Have you ever thought about what it takes to bring a manuscript to life into a fully realized printed book?

Perhaps you are a writer yourself and are thinking about self-publishing. Or an aspiring graphic designer. Or maybe you just love books. Either way, I'd like to share some of the knowledge I've accumulated throughout the years working as a book typesetter and designer. The content below specifically deals with the interior, as that's where the majority of my experience lies!

 Photo by  Brandi Redd  on  Unsplash

Photo by Brandi Redd on Unsplash

For this purpose, I've laid out a sample chapter from Alice in Wonderland with a simple, straightforward design.

I invite you to take a look at these pages before and after going through the rest of this article to see how your perception of the design changes after you gain a little more knowledge about page design!

Terms to Know


margin: the white space between the text and the edges of the page

gutter: the inner margin

body: the main text

display fonts: special fonts that differentiate from the main text and add design flair; used in headings, title page, sidebars, etc.

text block: the area on the page taken up by text

running head: text heading that runs on the top of each text page; usually contains info such as the book title, part or chapter titles, and/or the author's name

running foot: similar to the running head, but is found at the bottom of the page

folio: page number; this can be found at the top or bottom of the page, sometimes aligned with the running head or foot, if there is one; at the bottom of the page, it can be referred to as a "drop folio"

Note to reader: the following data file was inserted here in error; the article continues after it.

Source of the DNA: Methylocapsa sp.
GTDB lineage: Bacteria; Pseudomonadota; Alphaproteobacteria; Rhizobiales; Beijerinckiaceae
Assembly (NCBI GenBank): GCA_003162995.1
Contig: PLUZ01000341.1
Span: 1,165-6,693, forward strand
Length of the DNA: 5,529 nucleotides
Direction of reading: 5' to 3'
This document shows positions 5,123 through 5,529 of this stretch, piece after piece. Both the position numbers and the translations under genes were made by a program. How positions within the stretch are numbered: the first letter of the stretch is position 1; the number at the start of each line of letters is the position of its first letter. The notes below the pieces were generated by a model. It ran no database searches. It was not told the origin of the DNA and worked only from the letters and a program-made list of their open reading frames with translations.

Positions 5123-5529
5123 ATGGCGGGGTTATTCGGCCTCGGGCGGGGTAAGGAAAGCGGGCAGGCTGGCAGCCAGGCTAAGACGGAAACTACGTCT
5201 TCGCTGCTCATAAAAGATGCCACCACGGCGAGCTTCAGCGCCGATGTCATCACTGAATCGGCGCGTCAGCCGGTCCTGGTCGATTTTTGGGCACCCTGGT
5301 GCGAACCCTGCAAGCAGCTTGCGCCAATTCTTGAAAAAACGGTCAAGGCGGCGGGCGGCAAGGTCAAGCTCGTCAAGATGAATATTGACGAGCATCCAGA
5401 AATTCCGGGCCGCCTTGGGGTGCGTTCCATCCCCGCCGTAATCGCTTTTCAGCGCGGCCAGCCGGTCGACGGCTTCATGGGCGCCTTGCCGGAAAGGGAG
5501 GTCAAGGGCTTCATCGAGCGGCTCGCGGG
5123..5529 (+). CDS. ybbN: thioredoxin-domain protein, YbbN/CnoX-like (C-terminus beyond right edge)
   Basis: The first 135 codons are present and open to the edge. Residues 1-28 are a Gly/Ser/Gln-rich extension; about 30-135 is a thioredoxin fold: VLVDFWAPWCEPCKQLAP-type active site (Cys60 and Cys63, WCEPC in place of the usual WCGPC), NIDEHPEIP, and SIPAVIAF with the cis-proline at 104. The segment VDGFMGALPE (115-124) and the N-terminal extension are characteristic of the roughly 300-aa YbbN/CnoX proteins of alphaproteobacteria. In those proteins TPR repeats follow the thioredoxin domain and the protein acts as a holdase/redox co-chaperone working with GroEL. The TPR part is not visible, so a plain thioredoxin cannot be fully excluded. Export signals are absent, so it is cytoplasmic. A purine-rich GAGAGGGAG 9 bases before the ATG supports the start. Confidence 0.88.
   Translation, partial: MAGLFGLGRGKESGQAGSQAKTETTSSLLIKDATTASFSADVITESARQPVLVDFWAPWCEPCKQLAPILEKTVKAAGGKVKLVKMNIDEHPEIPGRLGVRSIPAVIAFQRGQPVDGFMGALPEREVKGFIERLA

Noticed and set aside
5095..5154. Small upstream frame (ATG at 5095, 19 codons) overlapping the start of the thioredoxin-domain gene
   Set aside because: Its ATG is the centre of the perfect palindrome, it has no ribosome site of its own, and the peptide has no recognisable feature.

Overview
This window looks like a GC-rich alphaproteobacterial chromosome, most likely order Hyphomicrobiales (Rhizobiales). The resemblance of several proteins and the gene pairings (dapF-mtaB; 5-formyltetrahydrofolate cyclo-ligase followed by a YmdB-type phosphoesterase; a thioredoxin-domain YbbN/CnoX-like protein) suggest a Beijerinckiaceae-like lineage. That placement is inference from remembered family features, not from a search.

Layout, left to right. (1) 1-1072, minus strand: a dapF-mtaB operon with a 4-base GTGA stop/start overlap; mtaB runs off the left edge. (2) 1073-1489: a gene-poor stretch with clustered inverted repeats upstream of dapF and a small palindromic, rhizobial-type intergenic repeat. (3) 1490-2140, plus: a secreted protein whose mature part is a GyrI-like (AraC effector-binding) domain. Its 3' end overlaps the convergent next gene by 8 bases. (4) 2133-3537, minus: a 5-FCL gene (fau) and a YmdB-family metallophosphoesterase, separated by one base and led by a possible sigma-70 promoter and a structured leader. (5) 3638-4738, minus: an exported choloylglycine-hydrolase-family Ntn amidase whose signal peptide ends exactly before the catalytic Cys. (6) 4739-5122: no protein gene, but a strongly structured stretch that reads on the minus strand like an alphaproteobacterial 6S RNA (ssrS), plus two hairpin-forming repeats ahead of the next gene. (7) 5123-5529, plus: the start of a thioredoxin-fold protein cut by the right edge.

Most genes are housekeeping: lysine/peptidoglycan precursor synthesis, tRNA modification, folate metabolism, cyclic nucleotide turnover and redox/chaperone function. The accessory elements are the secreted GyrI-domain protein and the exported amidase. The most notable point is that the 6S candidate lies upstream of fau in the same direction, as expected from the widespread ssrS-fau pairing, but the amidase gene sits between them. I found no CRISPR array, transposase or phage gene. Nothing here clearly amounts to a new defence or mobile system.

form or signature: Traditionally, books have been printed in multiples of 8 or 16 pages, which equals one signature. This has to do with the way the large sheets of paper are cut and sewn together to create the book pages. Whether a book's page count is required to fall on an even signature depends on the printer being used. Many digital POD sites like Createspace only need an even number of pages, however.

frontmatter: pages at the beginning of the book before the main content; usually comprised of the title page, copyright, dedication, foreword, and/or table of contents

backmatter: pages at the end of the book that aren't a part of the main content; usually includes things like the index, glossary, about the author, acknowledgments, and bibliography

spread: comprised of two pages (one left, one right) that fall side-by-side

recto: right-hand page

verso: left-hand page

Tips for Good Page Design

Perhaps you've never even noticed these things before, but I think you'll find that your page layouts will look a lot better by paying attention to these general rules...

Gutter: The gutter margin is often set wider than the outer margin. This is to compensate for the page space that is lost in the binding. The general rule is that higher page counts need larger gutter margins. Lower page counts (such as in picture books) don't necessarily need a larger gutter.